Posted on Friday, November 21st, 2014 at 3:01 pm
Popular energy drink is under fire for failing to live up to its slogan, which was “Red Bull gives you wings.”
Austria-based Red Bull GmbH which manufacture and market the energy drink Red Bull agreed to pay all U.S. claimants that purchased the drink from 2002 between $10-15 as compensation for alleged false advertising. It could be argued that the slogan was merely an exaggeration and not meant to be taken literally.
The idea that those who drink the product expected to actually develop wings may seem far-fetched. From a legal point of view, apparently, the claim had merit because the case was successfully certified for class action.
Whether the courts would continue to look favorably on the claimants’ stand will never be known though. Red Bull decided to agree to a $13 million settlement, half of which is slated for the estimated 1.4 million people who may make a claim rather than go through the litigation process although they continue to defend their position that notwithstanding the slogan their advertising was accurate and truthful.
After all, puffery is an accepted part of advertising, and in most cases the legal doctrine caveat emptor or “buyer beware” curtails the liability of companies for using flowery language to sell their products. In the case of Red Bull, however, the $13 million price tag to avoid legal wrangling was probably a smart move, considering that the product garnered billions of sales for its manufacturer over the years. Officially, drinking Red Bull does not give you wings.
Posted on Monday, June 9th, 2014 at 10:59 am
A resident of Los Angeles, Jesus Pimentel, started the class action ball rolling when he received a parking ticket when the meter where his car was parked expired. He is claiming that the $175 fine was excessive, and in violation of the Eighth Amendment of the U.S. Constitution as well as Article 1 Section 17 of the California Constitution. He also alleged that when he failed to pay the fine, he was not allowed to renew the registration on his car and was threatened with impoundment of his car as well as civil litigation. This, Pimentel’s lawyer says, is a violation of due process, another hit at the Constitution (Fifth and Fourteenth Amendments).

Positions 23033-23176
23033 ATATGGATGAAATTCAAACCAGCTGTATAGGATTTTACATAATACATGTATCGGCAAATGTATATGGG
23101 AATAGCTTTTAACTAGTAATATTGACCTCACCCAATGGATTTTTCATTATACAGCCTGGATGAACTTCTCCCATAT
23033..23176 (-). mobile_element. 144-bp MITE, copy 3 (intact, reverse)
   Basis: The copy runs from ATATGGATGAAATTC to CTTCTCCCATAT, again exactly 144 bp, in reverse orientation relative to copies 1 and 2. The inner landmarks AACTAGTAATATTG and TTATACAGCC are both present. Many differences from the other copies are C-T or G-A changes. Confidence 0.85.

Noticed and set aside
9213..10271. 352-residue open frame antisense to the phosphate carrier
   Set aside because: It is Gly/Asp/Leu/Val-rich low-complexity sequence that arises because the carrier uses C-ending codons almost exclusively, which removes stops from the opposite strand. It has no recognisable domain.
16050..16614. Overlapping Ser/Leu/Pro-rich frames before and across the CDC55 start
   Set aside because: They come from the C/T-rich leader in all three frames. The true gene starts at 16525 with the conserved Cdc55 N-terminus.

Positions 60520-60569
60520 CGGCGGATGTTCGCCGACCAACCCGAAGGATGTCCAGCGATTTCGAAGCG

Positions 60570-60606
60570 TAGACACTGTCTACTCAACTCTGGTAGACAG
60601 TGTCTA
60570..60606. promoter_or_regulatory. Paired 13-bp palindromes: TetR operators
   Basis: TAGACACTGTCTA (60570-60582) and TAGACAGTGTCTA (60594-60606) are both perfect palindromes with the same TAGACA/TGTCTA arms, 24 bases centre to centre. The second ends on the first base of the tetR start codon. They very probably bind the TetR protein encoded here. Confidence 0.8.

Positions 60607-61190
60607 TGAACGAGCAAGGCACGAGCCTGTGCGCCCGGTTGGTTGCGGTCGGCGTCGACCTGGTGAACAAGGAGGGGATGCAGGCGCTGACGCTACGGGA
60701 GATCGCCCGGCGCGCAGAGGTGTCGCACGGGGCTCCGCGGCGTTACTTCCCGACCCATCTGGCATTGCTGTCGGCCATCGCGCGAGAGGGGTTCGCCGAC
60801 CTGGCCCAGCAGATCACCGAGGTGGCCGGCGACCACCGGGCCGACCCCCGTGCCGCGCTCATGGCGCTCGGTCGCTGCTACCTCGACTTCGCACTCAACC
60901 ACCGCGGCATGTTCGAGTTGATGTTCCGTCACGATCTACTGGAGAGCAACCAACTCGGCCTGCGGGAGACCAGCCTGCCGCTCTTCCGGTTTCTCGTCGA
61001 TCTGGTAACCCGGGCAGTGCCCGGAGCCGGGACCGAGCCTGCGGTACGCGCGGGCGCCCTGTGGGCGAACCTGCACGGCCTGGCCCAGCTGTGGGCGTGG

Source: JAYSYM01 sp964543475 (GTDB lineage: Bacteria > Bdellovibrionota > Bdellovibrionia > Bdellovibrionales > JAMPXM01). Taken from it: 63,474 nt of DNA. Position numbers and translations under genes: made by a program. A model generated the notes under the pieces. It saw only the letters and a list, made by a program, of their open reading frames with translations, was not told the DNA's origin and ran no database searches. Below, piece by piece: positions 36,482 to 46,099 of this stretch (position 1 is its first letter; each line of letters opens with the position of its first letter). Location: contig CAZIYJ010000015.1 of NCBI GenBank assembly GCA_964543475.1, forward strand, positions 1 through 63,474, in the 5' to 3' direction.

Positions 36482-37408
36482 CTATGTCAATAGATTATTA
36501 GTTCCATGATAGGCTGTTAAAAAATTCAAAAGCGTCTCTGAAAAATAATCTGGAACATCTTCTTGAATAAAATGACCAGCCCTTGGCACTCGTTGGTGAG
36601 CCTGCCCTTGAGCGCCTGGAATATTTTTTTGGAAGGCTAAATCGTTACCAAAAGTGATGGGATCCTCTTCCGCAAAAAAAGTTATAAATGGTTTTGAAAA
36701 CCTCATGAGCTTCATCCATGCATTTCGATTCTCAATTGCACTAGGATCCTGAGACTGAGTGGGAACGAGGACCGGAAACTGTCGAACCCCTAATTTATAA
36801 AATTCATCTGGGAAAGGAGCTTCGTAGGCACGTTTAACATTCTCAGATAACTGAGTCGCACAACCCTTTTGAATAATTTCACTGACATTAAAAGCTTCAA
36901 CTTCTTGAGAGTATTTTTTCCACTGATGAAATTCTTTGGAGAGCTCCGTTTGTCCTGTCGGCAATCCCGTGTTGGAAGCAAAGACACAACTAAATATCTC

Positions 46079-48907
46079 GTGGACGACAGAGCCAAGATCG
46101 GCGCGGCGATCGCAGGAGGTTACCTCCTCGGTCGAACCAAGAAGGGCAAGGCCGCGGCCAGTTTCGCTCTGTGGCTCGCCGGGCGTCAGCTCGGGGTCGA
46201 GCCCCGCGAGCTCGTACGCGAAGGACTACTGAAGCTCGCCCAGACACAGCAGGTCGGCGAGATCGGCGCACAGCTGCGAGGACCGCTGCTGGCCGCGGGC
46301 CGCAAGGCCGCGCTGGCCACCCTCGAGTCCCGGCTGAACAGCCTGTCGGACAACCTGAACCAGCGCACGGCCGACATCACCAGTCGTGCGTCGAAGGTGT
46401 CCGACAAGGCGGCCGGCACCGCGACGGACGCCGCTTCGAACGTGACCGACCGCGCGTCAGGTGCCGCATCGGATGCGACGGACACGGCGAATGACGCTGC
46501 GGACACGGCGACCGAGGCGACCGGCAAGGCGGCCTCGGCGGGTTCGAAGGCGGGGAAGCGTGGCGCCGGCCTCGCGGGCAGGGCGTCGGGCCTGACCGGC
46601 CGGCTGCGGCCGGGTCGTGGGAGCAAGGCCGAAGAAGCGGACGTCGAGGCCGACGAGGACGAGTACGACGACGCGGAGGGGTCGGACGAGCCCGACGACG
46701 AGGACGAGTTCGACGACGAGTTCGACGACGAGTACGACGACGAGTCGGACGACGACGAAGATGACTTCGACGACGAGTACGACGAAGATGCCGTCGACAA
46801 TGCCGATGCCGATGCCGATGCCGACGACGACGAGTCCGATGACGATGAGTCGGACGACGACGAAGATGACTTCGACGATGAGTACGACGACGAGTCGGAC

Pimentel is the lead plaintiff in a class action suit against the city, but his lawsuit is not the only one. Jeff Galfer, another Los Angeles resident who received similar treatment is also petitioning for joiners for a class action suit. In addition to the city’s Department of Transportation, Galfer also named Xerox State and Local Solutions, which handles the parking ticketing system for the city. If the court rules for the plaintiffs, it could have significant repercussions in transportation departments all over the U.S.
Posted on Thursday, June 13th, 2013 at 5:15 pm
Following revelations that the NSA has been secretly tracking the phone and internet records of American citizens, former Justice Department prosecutor Larry Klayman has filed a class action suit against a wide range of different parties, alleging a violation of the three named litigants’ basic constitutional rights. The suit seeks damages of $20 billion, as well as an injunction to end the program.
Named in the suit, in addition to the NSA, the Department of Justice, and Obama administration officials Eric Holder and Barack Obama himself, are nine companies who are alleged to have participated in the NSA’s PRISM program, including AOL, Microsoft, Facebook, Google, and Skype, as well as the CEOs of each of these companies.
All nine of the companies named in the suit deny knowledge of and involvement with the program.
Posted on Tuesday, January 8th, 2013 at 3:16 pm
Yesterday, the United States Supreme Court began considering making possible changes to the regulations governing class action lawsuits in the country. Specifically, the matter being discussed concerns personal injury attorneys and other parties possibly making intentionally low claims for damages, or taking advantage of existing loopholes, so that their claims can be tried in state courts — which are typically more favorable to plaintiffs’ interests.
Current regulations stipulate that if a class action claim is pursuing damages in excess of $5 million, the case must be moved to a federal court, and these courts are generally seen as favoring defendants’ interests. The case that brought forward this discussion is Standard Fire Insurance Co. v. Knowles, and support for making changes was surprisingly found among a number of judges who are supportive of class action lawsuits.